Going into the race, fitness was approaching mild early season levels that made me confident I could run in the 10 hour range. I had cross trained, mended ankles and toes, hit some good workouts and long runs, and gotten enough rest. It wasn't my best lead up to a race, but it was what I thought was what I needed to be ready to push hard all day.
Race morning came with a 3 AM wake up call, and a 4 AM start time that felt more like 2 AM because despite the large group of energized and talented runners at the front of the pack, I felt tired. Eventually I got into a rhythm and started clicking off a few better miles in the pitch black dark, when my Petzl NAO started giving a warning flicker to let me know that the battery was dying. I had let my head tilt back slightly on the road section, and the lamp was on full blast for 2 miles, which apparently is not good for its battery life. I stumbled along praying for sunrise and made decent time for the first two and a half hours of darkness.
When sunrise came, I was relieved, but it was short lived as I suddenly saw the lead pack 1 switch back above me stopped in their tracks and standing around. We had come to a well flagged dead end, and no one was certain what to do. Yassine came up and thought we were on the right trail, but eventually after climbing and descending the same stretch of trail 3 times, we headed down and took a left at the last trail junction and figured out where the course vandals had tricked us. We re-marked the course and headed on, into the next aid.
I had been running with one water bottle and 3-4 gels for each 9 mile stretch on the course. Though lighter and more efficient than a pack, it wasn't a good call when the wheels started to rattle a bit heading into the turn around. I sat and switched shoes and chewed on a protein bar to get some calories down, and then took off back towards the start.
I didn't have to do much more than maintain a consistent effort, but the ratio of caffeinated to non-caffeinated gels was so high, that I started to bonk hard, regardless of how many gels I ate. The will to finish was still strong, and I tried to fight through the bonk to get to the next aid station ASAP. The feeling of muscles screaming for energy while moving slower and slower wrecked havoc on my legs. The quads felt heavy and my feet felt uncoordinated and slow. I started to get tendinitis in my right knee and hobbled into mile 40, hungry and broken.
I would've quit if I knew what was best for myself, but I was completely focused on finishing and knew if I could push myself out of three more aid stations, I could finish the race. So, after inhaling some corn dippers and ginger ale, I headed west and kept pushing my rapidly deteriorating body along.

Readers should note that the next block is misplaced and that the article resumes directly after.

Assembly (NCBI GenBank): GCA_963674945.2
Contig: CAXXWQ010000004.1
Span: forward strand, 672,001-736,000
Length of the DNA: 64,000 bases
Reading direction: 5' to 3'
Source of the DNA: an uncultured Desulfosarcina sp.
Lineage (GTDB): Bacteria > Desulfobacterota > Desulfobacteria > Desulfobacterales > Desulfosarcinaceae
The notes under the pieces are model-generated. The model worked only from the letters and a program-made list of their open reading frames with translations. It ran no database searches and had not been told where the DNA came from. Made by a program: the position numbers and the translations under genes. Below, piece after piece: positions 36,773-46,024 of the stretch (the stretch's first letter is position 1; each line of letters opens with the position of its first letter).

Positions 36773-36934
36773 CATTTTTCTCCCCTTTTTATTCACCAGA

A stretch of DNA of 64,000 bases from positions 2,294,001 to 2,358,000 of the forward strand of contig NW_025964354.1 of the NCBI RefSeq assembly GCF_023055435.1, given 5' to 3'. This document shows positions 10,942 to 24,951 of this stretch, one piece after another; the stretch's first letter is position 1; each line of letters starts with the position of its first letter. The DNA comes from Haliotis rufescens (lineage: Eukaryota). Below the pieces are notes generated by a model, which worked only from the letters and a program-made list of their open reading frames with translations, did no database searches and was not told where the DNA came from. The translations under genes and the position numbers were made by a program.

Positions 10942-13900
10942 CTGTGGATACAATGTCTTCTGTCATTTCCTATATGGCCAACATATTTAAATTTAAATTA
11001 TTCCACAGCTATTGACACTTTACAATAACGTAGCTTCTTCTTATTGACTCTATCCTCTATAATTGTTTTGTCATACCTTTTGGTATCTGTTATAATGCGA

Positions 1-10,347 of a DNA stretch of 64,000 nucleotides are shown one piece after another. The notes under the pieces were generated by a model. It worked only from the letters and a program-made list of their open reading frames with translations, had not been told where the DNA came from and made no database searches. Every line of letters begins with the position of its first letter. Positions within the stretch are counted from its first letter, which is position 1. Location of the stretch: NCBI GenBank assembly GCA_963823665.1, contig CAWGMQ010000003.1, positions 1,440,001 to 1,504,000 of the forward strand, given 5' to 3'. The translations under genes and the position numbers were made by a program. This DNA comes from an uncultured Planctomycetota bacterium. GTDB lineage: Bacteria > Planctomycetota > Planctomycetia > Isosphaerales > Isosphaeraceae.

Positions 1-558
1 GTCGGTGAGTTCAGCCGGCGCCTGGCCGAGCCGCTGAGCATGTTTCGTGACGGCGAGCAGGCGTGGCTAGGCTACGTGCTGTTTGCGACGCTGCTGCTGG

Everything hurt on my right knee: the front, the back, and even my shin a bit. I felt like a car losing oil, and it got uglier every mile. The most troubling was at the top of the last climb where I had pushed too hard and couldn't even jog a hundred yards of carpet trail. The course is mostly rocks, roots, twists, and turns, but this was bonafide "take off your shoes" carpet trail... That I couldn't run.
Thus, my finishing time was quite a bit slower than what I had anticipated, but still a finish that left me with a silver lining.
I was banged up for a couple days after, and did little more than walk or sit, which did nothing to nip my problem in the bud (or butt if you keep reading). From my first person perspective, my tendinitis was not simply a matter of not having strong enough stability muscles, but rather a continuation of my glute problem that caused my quads to pull so hard on my knee, that they wore out the tendon.
I've had problems from driving after running causing a knot to form in my glute and keep my right hamstring extra tight. It first became apparent when I went to see my favorite PT, Michael Chamoun who proceeded to engage in some agress PNF on my hamstrings which completely knocked out the knee pain for an entire run.
In hindsight, I would say that my intervals and strength training leading up the race set me up with the power and strength to rip apart my patella tendon due to the fact that I was not getting any effective lengthening of my hamstring after training was causing it to shorten.
I went to Lake Sonoma and watched some great performances play out, and the game I played in my head as I watched was "which are the seasoned ultra runners like me with super tight hamstrings", which coincidentally were runners in the most pain and struggling the most in the last miles of the race. To run well on trails, runners naturally have to develop strong vertical and horizontal body control. This normally creates limited flexibility in the hamstrings over time as the body tries to protect itself. Abnormally, many runners spend several hours a day sitting in a chair that smushes the glutes and hamstrings and shrinks the hip abductors. The end result is not just a shortened stride, but also a high tension environment for the knee.
Over the years, I've relied on youth to complete long arduous races. Being a pure mountain ultra runner for so long has been an enjoyable indulgence, but it hasn't been sustainable in regards to being as competitive as I want to and being healthy. If there's nothing else that this post is about, it's about being healthy and avoiding injury in an world that eventually demands some muscular maintenance.
That said, I'm working on learning Active Isolated Stretching, doing my strength training, and thinking long and hard about my goals for the summer. I feel like I'm on the right track to recovery, but I'm not out of the woods yet (or back in them).